“I call her Binbin. But I don't know if she has a name she calls herself. She doesn't speak or anything. At least… not that I know of. Isn't Oseratin the name you've given your friend?”
“Uh… well, no.”
“How do you know to call him that?” Eminghare is looking intensely into Ofonode's face.
She hasn't really looked at him for long and never so directly, so Ofonode feels a bit uncomfortable and answers without thinking, “He told me.”
“What!?”
“Hasn't your friend ever talked to you?” he asks starting to wonder if he shouldn't have answered her question so directly.
“No… Not that I'm aware of. I mean, what do you mean by 'talk to'?”
“You know… talk. Like we're talking.”
“Then, no. Definitely not. She's never talked to me. Why would she not talk to me is she can? We've been together so long! Do you think she doesn't trust me?”
“I'm not sure why she wouldn't after so long… I'm sure there's a good reason for it, though. I just think it's amazing that you have an invisian with you, too!”
“In-invisian?”
“Okay, right. You wouldn't know that's what she is because she hasn't spoken. How about we talk about something else until they come back so she can tell you what she'll tell you and we'll go from there.”
Eminghare looks away as Ofonode makes the suggestion. She looks at everything around him and them unwilling or unable to let her eyes settle anywhere.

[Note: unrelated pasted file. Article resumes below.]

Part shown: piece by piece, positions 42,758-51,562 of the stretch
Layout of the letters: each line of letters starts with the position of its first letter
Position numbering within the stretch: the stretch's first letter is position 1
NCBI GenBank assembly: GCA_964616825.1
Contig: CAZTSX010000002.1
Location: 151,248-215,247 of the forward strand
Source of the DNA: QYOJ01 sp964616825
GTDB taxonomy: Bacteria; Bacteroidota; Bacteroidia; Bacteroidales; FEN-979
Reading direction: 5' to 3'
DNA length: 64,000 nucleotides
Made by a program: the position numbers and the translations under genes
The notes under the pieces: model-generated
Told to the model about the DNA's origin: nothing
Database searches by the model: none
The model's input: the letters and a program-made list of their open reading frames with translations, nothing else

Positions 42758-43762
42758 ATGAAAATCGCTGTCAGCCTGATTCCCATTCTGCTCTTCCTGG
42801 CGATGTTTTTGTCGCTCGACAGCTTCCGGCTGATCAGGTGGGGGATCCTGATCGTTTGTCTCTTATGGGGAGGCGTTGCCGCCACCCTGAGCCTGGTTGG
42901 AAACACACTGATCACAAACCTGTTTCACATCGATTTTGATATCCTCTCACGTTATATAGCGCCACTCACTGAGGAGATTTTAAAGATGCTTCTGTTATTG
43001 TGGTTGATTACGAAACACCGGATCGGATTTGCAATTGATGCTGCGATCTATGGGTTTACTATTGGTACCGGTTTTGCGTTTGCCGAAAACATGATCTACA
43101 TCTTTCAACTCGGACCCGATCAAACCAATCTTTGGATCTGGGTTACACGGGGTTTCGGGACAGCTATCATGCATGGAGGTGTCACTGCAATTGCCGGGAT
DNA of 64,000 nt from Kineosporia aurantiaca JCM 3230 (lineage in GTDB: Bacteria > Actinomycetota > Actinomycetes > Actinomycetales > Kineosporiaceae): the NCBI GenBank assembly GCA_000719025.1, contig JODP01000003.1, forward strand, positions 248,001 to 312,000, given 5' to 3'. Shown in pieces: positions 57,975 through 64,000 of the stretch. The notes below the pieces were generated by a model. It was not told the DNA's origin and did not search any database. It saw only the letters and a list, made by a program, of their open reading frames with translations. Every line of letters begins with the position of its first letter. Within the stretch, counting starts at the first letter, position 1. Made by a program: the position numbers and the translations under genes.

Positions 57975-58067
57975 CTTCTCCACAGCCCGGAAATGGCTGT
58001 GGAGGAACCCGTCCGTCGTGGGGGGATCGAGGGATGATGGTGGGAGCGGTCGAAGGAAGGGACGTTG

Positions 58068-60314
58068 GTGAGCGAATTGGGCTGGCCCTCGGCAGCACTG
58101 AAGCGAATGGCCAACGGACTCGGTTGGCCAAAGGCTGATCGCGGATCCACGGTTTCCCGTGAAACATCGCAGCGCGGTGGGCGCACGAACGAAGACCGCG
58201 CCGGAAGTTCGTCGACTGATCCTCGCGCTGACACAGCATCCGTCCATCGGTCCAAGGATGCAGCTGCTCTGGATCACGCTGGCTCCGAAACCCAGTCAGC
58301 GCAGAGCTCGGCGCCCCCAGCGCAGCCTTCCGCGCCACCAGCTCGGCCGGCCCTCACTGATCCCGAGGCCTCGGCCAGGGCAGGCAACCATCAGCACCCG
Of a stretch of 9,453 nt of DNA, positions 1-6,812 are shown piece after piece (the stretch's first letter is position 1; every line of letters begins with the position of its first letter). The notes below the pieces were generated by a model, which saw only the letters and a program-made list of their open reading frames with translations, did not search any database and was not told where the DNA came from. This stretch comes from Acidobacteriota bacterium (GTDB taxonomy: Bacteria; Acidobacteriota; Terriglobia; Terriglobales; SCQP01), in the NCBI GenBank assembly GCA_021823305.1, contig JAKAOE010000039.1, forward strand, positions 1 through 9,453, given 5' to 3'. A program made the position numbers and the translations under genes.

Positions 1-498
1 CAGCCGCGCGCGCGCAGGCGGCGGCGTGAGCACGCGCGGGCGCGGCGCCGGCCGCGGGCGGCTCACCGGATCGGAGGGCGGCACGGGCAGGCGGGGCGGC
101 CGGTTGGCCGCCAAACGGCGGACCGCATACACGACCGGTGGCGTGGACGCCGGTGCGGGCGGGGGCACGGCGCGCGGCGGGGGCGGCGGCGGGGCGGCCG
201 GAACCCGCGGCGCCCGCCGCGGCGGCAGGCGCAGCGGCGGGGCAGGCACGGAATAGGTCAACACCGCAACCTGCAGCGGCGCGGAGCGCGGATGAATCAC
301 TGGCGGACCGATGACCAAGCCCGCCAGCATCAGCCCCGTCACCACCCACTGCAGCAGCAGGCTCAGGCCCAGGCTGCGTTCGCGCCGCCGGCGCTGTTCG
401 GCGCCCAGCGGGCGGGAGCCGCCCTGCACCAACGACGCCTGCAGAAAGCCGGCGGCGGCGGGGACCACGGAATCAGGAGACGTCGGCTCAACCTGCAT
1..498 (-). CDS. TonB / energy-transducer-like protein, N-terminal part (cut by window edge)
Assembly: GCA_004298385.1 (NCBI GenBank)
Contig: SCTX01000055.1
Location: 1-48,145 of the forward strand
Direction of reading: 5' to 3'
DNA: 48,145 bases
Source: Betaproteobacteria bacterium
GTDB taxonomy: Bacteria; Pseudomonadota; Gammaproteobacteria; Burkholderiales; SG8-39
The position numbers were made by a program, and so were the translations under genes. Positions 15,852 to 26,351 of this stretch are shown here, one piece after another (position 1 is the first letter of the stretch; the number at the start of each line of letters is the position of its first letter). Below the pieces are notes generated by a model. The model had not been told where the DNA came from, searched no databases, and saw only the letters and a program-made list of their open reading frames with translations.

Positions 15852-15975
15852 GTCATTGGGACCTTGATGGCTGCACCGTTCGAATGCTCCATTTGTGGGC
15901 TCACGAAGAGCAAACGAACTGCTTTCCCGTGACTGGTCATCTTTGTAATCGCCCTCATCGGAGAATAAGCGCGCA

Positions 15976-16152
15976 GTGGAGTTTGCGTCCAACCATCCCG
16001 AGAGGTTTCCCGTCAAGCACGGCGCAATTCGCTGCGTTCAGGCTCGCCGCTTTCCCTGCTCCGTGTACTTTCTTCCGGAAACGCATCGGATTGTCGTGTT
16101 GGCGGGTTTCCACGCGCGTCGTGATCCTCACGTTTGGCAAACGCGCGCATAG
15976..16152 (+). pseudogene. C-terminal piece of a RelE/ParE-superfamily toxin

Ofodnode waits in silence. Does she still not trust me? Even though we both have the same sort of friend? Maybe it's just that she's scared, generally these days. I can't imagine what she's been through.
Slowly, Eminghare's eyes slow in their scanning of the area and eventually settle on Ofonde's chest. “Sure. What should be talk about?”
“Well, I'd like to know why you wanted me to meet your friend.”
“Oh.” Eminghare sags in what looks like relief to Ofonode. “I was hoping we might travel together. Since you've already been to Trebukenan, I'm guessing, you aren't going north, so we're headed in the same direction. It would be nice to have someone to talk to and safety in numbers and all that. I guess Binbin might talk now, but it's been a little difficult to travel alone in the sort of forced silence that comes with traveling with someone I thought couldn't speak.”
She is relieved! This is why she brought me out here anyway. “Without talking to Os, my first reaction would have been to say no if you'd asked me before now. But since I know you travel with an invisian, I think he'll be willing to have you two join us.”

“But what about you? Are you willing to have us join you?”

Tuesday, January 24, 2017

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my thoughts: on addictions

When I was a young whipper snapper, I thought addiction meant that someone used an illicit drug and couldn't control themselves. I may not have even known what illicit meant, but that's the gist of what I believed.